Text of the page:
As a reminder, Wisconsin Act 10 has changed the rules and obligations for municipal employers, including school boards, to collectively bargain with represented employees and their unions.  Other than base pay rates, which continue to be negotiable, all other terms and conditions of employment will be covered by compensation plans, applicable statutes or administrative code, or School Board policy. 

Many employers, including most school districts, are using employee handbooks to communicate policies, procedures, ethics, expectations, and standards of the District for all employees.  Though there is no legal requirement to adopt a handbook of any kind, the Janesville School Board has made the decision to proceed with the process of providing a handbook for employees.

What is the process that will be used to complete the handbook?
The first step of the process in writing an employee handbook is collecting data and information regarding specific areas relevant to working conditions and terms of employment.  This includes review of any input from stakeholders, local district policies, current union agreements, legal references, and other school district handbooks.  In some cases consulting with external experts will be part of the information gathering procedures.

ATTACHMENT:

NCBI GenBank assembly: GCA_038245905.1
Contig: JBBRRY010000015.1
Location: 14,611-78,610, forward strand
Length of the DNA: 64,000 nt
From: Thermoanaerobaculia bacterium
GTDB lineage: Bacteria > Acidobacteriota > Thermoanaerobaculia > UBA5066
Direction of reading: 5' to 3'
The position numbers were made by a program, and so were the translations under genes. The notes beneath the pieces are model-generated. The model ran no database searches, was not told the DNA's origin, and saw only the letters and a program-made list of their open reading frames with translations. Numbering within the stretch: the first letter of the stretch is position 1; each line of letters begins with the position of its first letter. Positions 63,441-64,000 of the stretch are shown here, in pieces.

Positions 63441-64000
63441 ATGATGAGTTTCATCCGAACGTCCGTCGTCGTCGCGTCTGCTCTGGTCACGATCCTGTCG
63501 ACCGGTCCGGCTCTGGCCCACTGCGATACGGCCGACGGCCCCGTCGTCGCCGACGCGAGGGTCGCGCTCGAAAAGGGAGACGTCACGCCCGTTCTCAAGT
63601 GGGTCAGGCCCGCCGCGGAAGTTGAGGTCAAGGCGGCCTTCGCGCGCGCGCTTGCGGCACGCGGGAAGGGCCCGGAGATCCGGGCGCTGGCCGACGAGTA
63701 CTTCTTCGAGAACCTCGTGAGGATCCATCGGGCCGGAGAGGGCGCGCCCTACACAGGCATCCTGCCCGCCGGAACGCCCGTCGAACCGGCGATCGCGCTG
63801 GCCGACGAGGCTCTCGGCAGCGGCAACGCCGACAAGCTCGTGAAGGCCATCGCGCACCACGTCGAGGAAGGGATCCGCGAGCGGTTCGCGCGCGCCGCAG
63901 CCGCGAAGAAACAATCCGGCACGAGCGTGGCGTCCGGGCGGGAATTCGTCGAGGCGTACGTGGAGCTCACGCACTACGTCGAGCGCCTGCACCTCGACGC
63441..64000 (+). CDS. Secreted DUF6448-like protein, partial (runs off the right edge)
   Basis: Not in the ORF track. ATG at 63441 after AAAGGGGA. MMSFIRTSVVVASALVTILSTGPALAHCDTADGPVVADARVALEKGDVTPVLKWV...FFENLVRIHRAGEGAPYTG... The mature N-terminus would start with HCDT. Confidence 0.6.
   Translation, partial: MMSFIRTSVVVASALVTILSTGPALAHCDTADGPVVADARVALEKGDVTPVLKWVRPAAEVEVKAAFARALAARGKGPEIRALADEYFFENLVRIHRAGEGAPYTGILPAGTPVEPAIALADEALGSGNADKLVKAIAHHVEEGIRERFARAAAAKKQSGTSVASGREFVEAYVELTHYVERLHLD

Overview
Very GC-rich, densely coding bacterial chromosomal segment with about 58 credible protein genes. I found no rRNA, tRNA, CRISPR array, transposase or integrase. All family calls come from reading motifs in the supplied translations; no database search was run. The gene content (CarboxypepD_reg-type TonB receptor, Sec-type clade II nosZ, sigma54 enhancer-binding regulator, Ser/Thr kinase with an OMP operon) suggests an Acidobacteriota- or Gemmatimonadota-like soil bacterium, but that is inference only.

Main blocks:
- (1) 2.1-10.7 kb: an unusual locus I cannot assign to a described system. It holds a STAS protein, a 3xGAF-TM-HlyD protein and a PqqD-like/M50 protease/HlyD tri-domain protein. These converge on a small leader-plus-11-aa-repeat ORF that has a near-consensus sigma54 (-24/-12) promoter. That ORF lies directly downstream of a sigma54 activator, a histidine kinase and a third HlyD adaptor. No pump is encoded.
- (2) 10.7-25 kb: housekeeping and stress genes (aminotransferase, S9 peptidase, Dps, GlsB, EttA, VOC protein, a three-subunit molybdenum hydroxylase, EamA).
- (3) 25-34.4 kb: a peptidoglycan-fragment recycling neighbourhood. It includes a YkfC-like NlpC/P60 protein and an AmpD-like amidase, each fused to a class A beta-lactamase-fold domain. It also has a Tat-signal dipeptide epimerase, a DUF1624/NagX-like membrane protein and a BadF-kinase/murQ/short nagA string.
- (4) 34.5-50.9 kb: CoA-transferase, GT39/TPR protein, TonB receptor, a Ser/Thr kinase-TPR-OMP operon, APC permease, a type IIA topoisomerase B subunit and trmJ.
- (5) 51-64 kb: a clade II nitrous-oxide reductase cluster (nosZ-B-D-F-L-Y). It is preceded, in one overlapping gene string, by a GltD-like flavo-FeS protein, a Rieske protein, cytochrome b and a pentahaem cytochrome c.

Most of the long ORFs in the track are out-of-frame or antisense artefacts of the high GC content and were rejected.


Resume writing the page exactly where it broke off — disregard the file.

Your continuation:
The second step of the process takes the information gathered and uses it to draft language that reflect the standards, needs, vision and mission of the School District of Janesville.  This language is then presented to the Janesville Board of Education to be reviewed and discussed in an open meeting during special sessions or regular Board meeting.
Monday’s blog will include more information regarding the handbook process.

Thursday, August 16, 2012

BOYD Consultants Save the District Money by Recommending a New Third Party Administrator

By:  Tonya Williams, Employee Relations Specialist
School District of Janesville



During the week of August 20, District staff will receive new health insurance cards arriving at their home addresses.  Boyd Consulting Group, Inc. (BCG), our insurance consulting firm, has been working with the School District of Janesville in evaluating its health insurance plan.  This summer BCG requested formal proposals from other third party administrators (TPAs) because our current third party administrator, UMR, had a 21 percent increase in total cost that included administrative fees and stop-loss reinsurance premiums.